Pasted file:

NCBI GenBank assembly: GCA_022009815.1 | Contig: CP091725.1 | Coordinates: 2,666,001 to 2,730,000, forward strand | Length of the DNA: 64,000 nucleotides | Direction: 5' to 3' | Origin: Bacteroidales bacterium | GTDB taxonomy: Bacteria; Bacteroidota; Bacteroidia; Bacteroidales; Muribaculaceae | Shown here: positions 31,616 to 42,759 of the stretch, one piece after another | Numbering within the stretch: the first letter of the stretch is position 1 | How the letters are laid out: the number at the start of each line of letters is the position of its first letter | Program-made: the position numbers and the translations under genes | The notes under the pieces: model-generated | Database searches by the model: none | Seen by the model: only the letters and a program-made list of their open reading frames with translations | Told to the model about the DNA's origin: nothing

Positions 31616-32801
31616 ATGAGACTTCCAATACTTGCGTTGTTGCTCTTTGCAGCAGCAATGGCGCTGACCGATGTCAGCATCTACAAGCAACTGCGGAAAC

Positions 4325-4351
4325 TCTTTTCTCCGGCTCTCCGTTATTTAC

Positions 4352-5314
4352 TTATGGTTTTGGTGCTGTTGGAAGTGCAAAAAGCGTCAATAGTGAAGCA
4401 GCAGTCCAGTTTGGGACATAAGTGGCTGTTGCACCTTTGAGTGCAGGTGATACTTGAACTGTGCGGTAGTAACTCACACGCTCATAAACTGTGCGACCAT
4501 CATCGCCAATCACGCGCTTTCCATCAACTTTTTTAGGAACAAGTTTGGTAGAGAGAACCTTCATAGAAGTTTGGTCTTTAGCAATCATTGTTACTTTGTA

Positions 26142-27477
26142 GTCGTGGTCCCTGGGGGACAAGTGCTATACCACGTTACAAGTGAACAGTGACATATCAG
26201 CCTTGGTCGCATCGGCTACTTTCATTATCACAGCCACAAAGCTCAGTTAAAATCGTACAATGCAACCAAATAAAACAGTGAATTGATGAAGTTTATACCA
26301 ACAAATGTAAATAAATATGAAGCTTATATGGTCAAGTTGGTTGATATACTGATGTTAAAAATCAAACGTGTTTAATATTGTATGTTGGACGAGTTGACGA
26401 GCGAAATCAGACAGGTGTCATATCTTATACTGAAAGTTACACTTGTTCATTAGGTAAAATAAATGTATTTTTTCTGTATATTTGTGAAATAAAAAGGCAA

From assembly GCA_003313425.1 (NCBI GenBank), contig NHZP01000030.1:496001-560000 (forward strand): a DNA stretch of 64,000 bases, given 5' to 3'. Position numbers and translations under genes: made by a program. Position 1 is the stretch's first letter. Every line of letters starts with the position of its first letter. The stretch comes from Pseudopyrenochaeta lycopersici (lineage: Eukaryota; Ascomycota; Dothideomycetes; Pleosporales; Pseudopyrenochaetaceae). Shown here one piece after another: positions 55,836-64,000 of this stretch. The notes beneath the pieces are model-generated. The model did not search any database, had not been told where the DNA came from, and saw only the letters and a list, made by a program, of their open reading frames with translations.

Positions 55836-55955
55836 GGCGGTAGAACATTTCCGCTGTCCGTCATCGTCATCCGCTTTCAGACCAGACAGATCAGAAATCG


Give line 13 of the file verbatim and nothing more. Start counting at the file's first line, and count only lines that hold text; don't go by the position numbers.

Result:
26301 ACAAATGTAAATAAATATGAAGCTTATATGGTCAAGTTGGTTGATATACTGATGTTAAAAATCAAACGTGTTTAATATTGTATGTTGGACGAGTTGACGA